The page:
Oxford defines the emotion of guilt as, “a feeling of having done wrong or failed in an obligation”. All of us who have felt guilt know that this is an understatement. Guilt hurts. It hurts emotionally and oftentimes physically. In this article we will look at guilt: the positive and the negative.
Have you ever thought of guilt as a gift? That’s not just a provocative title or opening sentence, it’s truth. Think about it, what would happen if there was no guilt? Guilt is to the soul what pain is to the body. Without pain, we could burn ourselves to death and never realize it. Without guilt, we would feel no need for repentance. We would not seek a Savior. We would wallow in our sin until it ultimately destroys us. Look at what Paul says in 2 Corinthians 7:
For even if I made you grieve with my letter, I do not regret it—though I did regret it, for I see that that letter grieved you, though only for a while. As it is, I rejoice, not because you were grieved, but because you were grieved into repenting. For you felt a godly grief, so that you suffered no loss through us. For godly grief produces a repentance that leads to salvation without regret, whereas worldly grief produces death. For see what earnestness this godly grief has produced in you, but also what eagerness to clear yourselves, what indignation, what fear, what longing, what zeal, what punishment! At every point you have proved yourselves innocent in the matter. So although I wrote to you, it was not for the sake of the one who did the wrong, nor for the sake of the one who suffered the wrong, but in order that your earnestness for us might be revealed to you in the sight of God. Therefore we are comforted.
-2 Corinthians 7:8-13
Godly grief leads to repentance. Repentance ultimately leads to comfort. Consider the account of Peter’s denial of Christ:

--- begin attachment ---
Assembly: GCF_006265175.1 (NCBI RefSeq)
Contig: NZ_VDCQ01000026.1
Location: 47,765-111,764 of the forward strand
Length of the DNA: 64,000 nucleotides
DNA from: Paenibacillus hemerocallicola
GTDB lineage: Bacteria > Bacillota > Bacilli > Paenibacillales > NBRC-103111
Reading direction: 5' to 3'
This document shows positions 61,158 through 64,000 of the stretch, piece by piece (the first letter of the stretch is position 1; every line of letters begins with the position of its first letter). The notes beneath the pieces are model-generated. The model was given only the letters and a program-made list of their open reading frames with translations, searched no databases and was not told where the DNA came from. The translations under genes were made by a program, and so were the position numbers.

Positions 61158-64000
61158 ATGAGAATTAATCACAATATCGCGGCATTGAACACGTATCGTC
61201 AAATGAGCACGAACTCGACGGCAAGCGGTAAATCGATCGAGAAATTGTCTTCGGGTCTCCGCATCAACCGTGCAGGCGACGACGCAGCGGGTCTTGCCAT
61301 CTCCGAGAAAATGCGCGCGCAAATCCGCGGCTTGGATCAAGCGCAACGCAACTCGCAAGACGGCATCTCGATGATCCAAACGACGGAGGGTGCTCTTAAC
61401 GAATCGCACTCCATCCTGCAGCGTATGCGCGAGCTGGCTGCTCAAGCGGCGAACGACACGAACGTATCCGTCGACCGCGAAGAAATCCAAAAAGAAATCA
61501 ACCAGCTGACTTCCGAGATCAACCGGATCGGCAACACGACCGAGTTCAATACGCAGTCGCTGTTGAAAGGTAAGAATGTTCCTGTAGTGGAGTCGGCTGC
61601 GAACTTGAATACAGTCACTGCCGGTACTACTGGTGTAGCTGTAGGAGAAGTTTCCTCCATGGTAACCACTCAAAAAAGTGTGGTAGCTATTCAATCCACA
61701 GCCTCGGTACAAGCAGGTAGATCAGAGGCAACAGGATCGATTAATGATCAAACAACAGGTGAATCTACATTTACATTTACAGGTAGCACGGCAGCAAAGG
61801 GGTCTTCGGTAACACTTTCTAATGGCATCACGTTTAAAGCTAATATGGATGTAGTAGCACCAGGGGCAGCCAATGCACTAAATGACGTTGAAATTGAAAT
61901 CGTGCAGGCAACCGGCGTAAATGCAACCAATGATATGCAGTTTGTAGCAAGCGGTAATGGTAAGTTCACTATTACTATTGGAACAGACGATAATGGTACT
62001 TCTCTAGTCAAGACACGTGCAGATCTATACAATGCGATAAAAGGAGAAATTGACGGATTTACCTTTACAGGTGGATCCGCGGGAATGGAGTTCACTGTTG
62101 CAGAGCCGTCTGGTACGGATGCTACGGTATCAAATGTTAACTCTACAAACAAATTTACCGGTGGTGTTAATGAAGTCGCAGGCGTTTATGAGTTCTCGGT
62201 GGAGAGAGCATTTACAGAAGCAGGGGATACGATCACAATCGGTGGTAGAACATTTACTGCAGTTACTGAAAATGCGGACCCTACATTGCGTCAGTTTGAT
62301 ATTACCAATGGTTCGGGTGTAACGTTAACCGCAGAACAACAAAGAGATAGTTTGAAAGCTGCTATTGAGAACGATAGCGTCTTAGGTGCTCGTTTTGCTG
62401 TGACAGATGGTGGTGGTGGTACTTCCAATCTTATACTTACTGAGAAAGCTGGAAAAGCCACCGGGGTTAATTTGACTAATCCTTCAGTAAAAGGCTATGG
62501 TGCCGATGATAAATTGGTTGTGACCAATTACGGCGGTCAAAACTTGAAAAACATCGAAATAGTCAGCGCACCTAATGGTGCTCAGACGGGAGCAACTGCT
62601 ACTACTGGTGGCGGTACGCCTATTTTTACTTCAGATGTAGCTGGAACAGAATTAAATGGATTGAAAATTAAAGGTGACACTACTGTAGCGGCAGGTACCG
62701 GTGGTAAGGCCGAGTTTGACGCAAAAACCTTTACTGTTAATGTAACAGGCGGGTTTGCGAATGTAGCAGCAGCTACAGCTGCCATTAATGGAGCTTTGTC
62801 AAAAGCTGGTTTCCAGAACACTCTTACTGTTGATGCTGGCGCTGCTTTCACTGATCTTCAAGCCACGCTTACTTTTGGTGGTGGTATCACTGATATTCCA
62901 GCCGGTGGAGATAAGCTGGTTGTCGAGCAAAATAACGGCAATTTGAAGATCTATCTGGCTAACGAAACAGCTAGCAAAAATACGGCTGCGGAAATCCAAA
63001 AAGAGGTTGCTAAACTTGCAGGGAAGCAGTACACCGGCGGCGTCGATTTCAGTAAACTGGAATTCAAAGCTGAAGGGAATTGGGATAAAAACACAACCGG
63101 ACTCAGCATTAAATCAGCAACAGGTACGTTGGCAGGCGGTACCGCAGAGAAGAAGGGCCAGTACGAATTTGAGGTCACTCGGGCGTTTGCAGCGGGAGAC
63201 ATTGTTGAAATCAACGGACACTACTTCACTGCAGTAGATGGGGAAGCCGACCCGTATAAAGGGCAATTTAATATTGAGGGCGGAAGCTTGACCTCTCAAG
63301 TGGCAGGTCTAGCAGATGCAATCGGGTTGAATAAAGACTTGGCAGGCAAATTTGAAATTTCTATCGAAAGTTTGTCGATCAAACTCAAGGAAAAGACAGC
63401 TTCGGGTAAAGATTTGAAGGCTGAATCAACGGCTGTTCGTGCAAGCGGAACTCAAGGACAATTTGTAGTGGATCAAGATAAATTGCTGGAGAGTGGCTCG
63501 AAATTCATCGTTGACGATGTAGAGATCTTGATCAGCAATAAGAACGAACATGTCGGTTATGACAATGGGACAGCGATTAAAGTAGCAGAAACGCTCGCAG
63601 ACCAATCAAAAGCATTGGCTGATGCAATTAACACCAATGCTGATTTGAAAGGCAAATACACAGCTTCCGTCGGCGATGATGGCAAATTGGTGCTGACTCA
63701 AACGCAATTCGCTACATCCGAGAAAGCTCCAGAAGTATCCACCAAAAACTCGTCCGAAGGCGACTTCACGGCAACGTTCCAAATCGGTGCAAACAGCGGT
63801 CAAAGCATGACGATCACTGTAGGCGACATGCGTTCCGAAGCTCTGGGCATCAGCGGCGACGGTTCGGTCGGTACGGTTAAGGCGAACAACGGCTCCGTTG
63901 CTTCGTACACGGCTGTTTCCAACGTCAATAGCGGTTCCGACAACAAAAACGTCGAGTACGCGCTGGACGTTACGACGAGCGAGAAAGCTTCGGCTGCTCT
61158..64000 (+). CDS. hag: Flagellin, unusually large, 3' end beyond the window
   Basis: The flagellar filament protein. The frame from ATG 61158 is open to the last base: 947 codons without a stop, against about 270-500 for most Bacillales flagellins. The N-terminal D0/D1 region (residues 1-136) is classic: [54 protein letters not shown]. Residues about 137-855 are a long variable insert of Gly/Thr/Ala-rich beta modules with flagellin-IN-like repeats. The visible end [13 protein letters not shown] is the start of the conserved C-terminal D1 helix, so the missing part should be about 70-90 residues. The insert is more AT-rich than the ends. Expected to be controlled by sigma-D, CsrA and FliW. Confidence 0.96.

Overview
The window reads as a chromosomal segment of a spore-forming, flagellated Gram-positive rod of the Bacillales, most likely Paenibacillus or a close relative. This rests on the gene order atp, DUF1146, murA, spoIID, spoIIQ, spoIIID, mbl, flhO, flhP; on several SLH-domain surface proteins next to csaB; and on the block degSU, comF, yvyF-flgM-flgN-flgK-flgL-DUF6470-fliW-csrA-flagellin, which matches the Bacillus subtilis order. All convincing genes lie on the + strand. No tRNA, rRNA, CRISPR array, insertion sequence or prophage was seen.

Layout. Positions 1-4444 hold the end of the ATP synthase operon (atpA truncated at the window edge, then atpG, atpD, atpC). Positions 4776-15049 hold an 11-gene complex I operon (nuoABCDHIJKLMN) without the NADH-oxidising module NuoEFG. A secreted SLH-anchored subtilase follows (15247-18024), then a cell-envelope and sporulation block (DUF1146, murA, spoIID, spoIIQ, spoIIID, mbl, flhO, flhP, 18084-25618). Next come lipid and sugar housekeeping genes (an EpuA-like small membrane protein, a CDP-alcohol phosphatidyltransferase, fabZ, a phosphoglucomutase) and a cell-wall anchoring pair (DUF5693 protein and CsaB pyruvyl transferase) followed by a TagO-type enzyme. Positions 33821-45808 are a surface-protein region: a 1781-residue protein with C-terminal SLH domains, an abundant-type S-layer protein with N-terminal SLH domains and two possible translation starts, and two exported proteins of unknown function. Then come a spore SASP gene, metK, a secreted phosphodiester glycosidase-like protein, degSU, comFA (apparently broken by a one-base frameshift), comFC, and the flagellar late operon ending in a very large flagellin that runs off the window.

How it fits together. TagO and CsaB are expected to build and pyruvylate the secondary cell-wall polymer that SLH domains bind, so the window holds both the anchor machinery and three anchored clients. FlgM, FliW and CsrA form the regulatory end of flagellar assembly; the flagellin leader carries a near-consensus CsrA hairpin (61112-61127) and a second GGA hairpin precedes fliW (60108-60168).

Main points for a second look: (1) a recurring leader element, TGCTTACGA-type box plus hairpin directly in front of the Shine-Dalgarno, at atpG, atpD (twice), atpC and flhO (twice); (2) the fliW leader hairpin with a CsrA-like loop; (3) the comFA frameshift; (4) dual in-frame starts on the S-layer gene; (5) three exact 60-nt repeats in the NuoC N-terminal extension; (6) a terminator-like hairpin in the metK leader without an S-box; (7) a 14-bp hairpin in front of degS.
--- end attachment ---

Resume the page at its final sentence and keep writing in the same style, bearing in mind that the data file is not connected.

Then they seized him and led him away, bringing him into the high priest’s house, and Peter was following at a distance. And when they had kindled a fire in the middle of the courtyard and sat down together, Peter sat down among them. Then a servant girl, seeing him as he sat in the light and looking closely at him, said, “This man also was with him.” But he denied it, saying, “Woman, I do not know him.” And a little later someone else saw him and said, “You also are one of them.” But Peter said, “Man, I am not.” And after an interval of about an hour still another insisted, saying, “Certainly this man also was with him, for he too is a Galilean.” But Peter said, “Man, I do not know what you are talking about.” And immediately, while he was still speaking, the rooster crowed. And the Lord turned and looked at Peter. And Peter remembered the saying of the Lord, how he had said to him, “Before the rooster crows today, you will deny me three times.” And he went out and wept bitterly.
When they had finished breakfast, Jesus said to Simon Peter, “Simon, son of John, do you love me more than these?” He said to him, “Yes, Lord; you know that I love you.” He said to him, “Feed my lambs.” He said to him a second time, “Simon, son of John, do you love me?” He said to him, “Yes, Lord; you know that I love you.” He said to him, “Tend my sheep.” He said to him the third time, “Simon, son of John, do you love me?” Peter was grieved because he said to him the third time, “Do you love me?” and he said to him, “Lord, you know everything; you know that I love you.” Jesus said to him, “Feed my sheep. Truly, truly, I say to you, when you were young, you used to dress yourself and walk wherever you wanted, but when you are old, you will stretch out your hands, and another will dress you and carry you where you do not want to go.” (This he said to show by what kind of death he was to glorify God.) And after saying this he said to him, “Follow me.”